Imaging GHz polarization dynamics and microelectromechanical testing through parametric electrostatic excitation- a dynamic non-contact SPM technique
Introduced by Dr Dagou Zeze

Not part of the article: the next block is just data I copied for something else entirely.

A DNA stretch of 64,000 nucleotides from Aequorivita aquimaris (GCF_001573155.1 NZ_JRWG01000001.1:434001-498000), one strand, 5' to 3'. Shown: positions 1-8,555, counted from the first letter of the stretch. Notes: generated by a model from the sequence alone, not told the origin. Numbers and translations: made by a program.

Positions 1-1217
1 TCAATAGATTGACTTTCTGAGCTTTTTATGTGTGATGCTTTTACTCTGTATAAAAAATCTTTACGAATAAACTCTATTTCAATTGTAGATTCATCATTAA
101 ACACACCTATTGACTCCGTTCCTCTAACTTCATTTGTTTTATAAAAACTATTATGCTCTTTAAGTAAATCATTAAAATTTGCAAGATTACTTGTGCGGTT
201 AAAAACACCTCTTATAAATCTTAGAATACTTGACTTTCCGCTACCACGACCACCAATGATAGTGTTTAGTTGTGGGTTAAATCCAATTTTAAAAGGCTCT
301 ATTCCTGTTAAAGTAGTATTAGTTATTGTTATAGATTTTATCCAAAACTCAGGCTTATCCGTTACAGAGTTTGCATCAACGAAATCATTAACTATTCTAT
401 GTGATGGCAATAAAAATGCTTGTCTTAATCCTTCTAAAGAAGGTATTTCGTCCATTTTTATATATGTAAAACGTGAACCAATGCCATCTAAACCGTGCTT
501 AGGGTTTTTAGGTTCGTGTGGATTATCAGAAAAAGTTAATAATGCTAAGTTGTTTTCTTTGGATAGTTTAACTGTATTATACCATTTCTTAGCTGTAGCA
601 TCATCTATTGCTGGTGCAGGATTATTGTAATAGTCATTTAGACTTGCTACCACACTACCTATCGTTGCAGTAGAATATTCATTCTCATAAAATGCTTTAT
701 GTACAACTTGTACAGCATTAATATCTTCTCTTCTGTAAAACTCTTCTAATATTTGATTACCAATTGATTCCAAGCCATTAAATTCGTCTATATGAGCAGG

One goal of scanning probe microscope (SPM) techniques is to illustrate spatial variations in characteristic properties of a sample surface, realizing this goal at submicron length scales that are on the order of (or better than) nanometres. Although the family of SPM approaches includes a range of “dynamic” techniques, most of these are limited by the frequencies associated with the mechanical resonance of the probe. The SPM technique discussed has been developed with a view to overcoming these bandwidth limitations. This non-contact electrostatic technique has the capability of exciting and responding to electronic processes far in excess of the mechanical resonance of the probe. The possible range for ‘pseudo-spectroscopic’ investigations of the dielectric character of materials is illustrated with images showing polarization responses due to the propagation and interference of 1.6 GHz surface acoustic waves. A closely-related approach has been developed to determine the resonant frequency and quality factor of a micromachined resonator some ten times greater than the resonant frequency of the probe. This has applicability in the non-destructive testing of micromachined devices that are still in the prototype stage and/or do not have operational or functioning surrounding circuitry to facilitate excitation for characterization purposes.
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